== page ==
You may recall from last year that Twitter CEO Jack Dorsey sold the first ever tweet for $2.9 million. Three months later, someone paid $4 million for a version of the popular ‘Doge’ meme. How, though, does anyone sell a tweet or a meme? Given that they were freely available on the internet in the first place, why were they so expensive? Welcome to the complex world of NFTs.
This developing marketplace might be easily dismissed as a fad right now – but it’s gaining traction at such a rate that it will probably be an entirely standard practice by the time the current generation of children are adults. In this week’s #WakeUpWednesday guide, we bring parents and carers the basics – and, of course, the common risks – of non-fungible tokens (NFTs)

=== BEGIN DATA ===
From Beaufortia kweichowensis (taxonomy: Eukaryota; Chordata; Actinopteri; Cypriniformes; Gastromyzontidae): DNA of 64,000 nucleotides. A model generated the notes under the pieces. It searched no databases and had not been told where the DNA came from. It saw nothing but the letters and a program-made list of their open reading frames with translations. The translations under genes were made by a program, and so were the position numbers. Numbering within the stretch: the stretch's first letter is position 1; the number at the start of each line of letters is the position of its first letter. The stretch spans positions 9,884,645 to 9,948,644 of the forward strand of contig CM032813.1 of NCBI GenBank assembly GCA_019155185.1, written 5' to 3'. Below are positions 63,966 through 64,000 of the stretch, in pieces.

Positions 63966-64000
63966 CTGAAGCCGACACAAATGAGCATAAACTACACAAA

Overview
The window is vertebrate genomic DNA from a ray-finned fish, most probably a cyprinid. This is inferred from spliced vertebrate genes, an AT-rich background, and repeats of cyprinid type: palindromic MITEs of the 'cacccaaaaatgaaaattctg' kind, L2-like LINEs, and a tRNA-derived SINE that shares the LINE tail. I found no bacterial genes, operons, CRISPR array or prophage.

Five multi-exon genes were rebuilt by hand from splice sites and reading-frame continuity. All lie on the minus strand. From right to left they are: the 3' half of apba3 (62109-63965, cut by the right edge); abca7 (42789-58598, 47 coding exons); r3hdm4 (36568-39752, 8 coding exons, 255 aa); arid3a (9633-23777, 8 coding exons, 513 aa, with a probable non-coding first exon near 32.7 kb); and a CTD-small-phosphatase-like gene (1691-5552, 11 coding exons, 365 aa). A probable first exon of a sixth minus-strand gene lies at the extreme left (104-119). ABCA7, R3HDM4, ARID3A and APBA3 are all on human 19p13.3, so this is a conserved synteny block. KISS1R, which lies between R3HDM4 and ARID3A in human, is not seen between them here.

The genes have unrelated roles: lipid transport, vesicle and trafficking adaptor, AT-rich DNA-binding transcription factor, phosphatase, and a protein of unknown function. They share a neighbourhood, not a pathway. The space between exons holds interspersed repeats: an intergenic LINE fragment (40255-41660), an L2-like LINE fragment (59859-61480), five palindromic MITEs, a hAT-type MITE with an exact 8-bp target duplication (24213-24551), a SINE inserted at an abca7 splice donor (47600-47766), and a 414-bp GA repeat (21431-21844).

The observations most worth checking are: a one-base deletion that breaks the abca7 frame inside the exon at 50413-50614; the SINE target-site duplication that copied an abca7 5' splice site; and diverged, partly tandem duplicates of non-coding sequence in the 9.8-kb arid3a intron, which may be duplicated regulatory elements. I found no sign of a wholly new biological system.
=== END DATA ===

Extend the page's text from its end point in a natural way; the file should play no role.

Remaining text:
Many people – most people, we might venture – still don’t know exactly what non-fungible tokens are, or indeed how they work: but they are steadily becoming a part of mainstream life. In early 2022, for example, Her Majesty’s Revenue and Customs seized non-fungible tokens as assets for the first time when they acted against a suspected VAT fraud scheme. Indeed, wherever such significant sums of money are changing hands in cyberspace, online criminals will gather in anticipation of a dishonest – and sizable – profit. Our #WakeUpWednesday guide this week outlines the basics of NFTs – what they are, how’re they’re traded, and what tricks scammers frequently employ to try and part the unwary from their money.